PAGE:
Chronic in vivo depletion of CD4 T cells begun in utero inhibits gut B cell differentiation.
We studied the role of CD4 T cells on the ontogeny of mucosal IgA compartment. We treated C57 BL/6 mice, beginning in utero and for 4 weeks thereafter, with anti-CD4 monoclonal antibody. Mice were evaluated at 1, 3, and 5 weeks after stopping the treatment. At 1 week, anti-CD4-treated mice had no detectable CD4 T cells in spleen or Peyer's patches. These CD4-depleted mice demonstrated a 40% reduction of surface Peyer's patch IgA+ B cells and a marked decrease in jejunal IgA secretion. By 5 weeks, CD4 T cells were detectable in spleen and Peyer's patch and the number of surface IgA+ B cells in Peyer's patch was increased, but they remained less than the control levels. Jejunal IgA secretion recovered to the control level by 5 weeks. LPS induced normal levels of in vitro IgM secretion by Peyer's patch B cells in anti-CD4-treated mice; thus, treatment with anti-CD4 does not nonspecifically inhibit the gut B cell compartment. This study demonstrates that CD4 T cell depletion begun in utero significantly inhibits the differentiation of mucosal B cells to IgA-secreting cells and partially inhibits switching to IgA+ B cells in Peyer's patch.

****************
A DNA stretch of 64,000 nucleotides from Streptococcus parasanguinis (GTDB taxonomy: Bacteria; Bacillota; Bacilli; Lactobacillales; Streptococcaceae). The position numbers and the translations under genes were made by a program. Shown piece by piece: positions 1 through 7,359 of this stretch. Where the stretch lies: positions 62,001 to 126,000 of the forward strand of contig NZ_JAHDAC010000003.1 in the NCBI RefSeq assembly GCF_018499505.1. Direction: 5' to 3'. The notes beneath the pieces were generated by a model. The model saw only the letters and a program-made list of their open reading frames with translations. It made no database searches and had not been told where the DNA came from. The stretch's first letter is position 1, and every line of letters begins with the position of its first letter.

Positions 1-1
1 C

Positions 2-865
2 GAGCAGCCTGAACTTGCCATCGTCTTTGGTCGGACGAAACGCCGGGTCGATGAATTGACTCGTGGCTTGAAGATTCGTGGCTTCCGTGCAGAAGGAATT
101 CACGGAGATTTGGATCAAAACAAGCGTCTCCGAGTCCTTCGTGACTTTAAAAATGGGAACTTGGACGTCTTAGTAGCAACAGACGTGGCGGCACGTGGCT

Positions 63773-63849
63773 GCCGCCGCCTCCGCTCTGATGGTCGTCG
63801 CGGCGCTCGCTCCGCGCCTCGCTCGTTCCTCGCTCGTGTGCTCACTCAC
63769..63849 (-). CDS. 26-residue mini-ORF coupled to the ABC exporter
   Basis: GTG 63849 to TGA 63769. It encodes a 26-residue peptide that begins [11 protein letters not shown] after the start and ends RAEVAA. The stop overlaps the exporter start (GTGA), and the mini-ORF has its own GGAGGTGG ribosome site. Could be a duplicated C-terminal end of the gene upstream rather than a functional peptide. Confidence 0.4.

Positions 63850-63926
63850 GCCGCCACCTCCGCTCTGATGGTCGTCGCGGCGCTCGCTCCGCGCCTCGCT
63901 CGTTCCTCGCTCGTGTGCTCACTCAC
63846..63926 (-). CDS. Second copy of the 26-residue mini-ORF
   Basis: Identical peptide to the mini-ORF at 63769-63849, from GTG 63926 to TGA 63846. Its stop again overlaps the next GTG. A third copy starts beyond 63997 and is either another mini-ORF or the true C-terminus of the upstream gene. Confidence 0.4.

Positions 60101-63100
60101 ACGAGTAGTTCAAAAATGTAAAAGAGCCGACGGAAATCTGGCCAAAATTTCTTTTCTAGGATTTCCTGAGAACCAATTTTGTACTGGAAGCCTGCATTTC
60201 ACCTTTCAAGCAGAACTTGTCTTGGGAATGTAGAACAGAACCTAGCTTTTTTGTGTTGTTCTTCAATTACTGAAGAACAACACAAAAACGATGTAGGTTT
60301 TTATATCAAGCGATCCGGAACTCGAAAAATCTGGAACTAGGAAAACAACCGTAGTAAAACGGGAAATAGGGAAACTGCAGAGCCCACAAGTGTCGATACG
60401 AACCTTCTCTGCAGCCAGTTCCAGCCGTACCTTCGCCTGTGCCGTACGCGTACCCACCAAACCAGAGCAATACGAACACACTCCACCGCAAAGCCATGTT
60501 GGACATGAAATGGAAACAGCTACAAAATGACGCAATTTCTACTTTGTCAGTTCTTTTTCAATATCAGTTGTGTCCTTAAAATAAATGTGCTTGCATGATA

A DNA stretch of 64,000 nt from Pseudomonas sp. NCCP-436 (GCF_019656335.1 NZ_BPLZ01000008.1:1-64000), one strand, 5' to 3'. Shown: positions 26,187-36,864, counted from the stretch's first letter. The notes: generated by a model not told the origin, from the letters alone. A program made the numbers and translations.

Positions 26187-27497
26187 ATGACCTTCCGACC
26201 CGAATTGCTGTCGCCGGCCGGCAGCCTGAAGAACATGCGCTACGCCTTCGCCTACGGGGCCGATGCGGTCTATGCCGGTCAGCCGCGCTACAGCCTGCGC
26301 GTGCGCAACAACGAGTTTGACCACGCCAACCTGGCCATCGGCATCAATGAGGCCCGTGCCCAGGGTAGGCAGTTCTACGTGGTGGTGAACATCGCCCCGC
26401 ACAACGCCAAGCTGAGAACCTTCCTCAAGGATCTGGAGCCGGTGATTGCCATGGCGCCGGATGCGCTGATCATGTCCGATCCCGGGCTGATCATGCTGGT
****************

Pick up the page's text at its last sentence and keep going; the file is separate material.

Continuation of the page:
Published In/Presented At
Tolaymat, N., Weber, S. P., & Cowdery, J. S. (1990). Chronic in vivo depletion of CD4 T cells begun in utero inhibits gut B cell differentiation. Clinical immunology and immunopathology, 56(1), 97–107. https://doi.org/10.1016/0090-1229(90)90173-n
Medicine and Health Sciences | Pediatrics
Department of Pediatrics